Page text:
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Retrofitting Saves Money, Prevents Damage

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November 25, 1998
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SAN ANTONIO, Texas -- Since 1990, more than 30,000 houses nationwide have been flooded more than once, accounting for more than a billion dollars in damages.

Retrofitting is a way to keep from joining those ranks. Basically it means making changes to protect your home or business building from flooding - and from less frequent hazards like high winds.

There are six ways to retrofit. Whichever way you choose, the goal is to provide the best protection so your residence will be spared or suffer only minimal damage the next time a flood or other disaster strikes, say the Federal Emergency Management Agency (FEMA) and the Texas Division of Emergency Management (DEM).

Whatever you decide to do, check with local officials before you start any work rebuilding. Local ordinances and codes determine in large part what you can and cannot do - and what you should do.

Evaluating your own situation will help you decide which works best for you. Here are the six ways to retrofit:

Elevation - Raising your house so the lowest floor is above the base flood level.

Wet floodproofing - Allowing floodwater to enter the uninhabited parts of the house. This equalizes the water pressure inside and outside the house and greatly reduces the chance of structural damage.

Relocating - Moving your house out of the floodplain to higher ground.

Dry floodproofing - Sealing your house to keep floodwaters from entering.

Levees and floodwalls - Building a floodwall or levee around your house to keep out floodwaters.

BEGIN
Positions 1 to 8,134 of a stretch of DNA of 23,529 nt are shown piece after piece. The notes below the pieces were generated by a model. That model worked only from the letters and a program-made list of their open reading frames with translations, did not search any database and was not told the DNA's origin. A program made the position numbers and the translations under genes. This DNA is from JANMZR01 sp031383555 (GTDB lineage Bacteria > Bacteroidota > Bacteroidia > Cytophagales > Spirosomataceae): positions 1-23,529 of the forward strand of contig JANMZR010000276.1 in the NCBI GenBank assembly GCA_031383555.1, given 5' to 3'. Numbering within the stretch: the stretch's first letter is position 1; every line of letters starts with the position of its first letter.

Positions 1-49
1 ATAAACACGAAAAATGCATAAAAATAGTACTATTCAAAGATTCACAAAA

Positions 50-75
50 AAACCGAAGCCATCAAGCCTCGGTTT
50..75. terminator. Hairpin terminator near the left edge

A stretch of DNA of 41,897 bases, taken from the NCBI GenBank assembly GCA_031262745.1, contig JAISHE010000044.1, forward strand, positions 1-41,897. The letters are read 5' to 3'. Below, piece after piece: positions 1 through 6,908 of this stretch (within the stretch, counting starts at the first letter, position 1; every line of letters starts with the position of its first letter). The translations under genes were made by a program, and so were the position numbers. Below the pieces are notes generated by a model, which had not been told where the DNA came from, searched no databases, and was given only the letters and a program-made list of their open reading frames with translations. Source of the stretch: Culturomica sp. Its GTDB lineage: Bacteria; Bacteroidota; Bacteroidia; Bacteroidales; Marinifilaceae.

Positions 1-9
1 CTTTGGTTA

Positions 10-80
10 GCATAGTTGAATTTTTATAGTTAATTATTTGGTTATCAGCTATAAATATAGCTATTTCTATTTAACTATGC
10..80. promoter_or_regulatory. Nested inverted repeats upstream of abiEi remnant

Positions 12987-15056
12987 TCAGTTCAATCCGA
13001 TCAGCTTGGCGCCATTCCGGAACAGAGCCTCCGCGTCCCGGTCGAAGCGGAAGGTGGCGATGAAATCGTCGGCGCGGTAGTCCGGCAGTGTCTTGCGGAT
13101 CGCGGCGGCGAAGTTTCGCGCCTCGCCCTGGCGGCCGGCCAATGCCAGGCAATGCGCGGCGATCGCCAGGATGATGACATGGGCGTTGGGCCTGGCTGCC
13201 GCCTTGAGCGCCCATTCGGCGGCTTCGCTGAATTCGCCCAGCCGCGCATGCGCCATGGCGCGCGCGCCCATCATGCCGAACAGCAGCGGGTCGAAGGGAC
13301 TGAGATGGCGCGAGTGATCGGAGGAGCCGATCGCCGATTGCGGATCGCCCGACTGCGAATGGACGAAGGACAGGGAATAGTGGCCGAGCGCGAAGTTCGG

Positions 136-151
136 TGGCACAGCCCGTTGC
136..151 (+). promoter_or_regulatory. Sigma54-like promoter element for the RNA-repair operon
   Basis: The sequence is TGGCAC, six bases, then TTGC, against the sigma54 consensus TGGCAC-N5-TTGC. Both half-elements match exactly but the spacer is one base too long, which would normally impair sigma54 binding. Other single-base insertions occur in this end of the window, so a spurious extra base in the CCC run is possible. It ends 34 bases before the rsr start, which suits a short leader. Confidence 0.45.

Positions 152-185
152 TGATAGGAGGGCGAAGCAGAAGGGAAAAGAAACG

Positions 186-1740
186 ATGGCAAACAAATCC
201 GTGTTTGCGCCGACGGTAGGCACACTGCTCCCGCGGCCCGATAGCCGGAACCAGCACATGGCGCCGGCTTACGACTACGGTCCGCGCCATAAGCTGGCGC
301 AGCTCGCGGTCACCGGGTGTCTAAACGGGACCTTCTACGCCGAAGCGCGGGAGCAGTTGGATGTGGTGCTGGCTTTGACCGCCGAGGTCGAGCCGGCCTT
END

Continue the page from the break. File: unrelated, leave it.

Demolition - Tearing down your house and either rebuilding - with appropriate floodproofing - on the same property, or building a house somewhere else.

The list of options leaves a lot of choices up to you, the homeowner. Here's a four-step method to determine what's right for your house.

  1. Determine the hazards to your house. Should you be concerned only about flooding, or about wildfire or windstorms as well?

  2. Inspect your home. Learn everything you can about your house and its present condition.

  3. Check with local officials. Local ordinances and codes determine in large part what you can and cannot do - and what you should do.

  4. Consult a design professional and a retrofitting contractor. Even if you plan to do much of the work yourself, a professional can point out things you might overlook. Do it right the first time.

If you have questions about retrofitting measures, call 1-800-628-5769 and ask to speak to a FEMA mitigation counselor. For detailed instruction on the entire process, FEMA has a free publication, "Homeowner's Guide to Retrofitting: Six Ways to Protect Your House from Flooding," which is available from the FEMA distribution center. Call 1-800-480-2520 and ask for FEMA publication #312. The publication also can be found on FEMA's Internet homepage, . The homeowner's guide is posted in Adobe Acrobat format.

Last Updated: 
July 16, 2012 - 18:46
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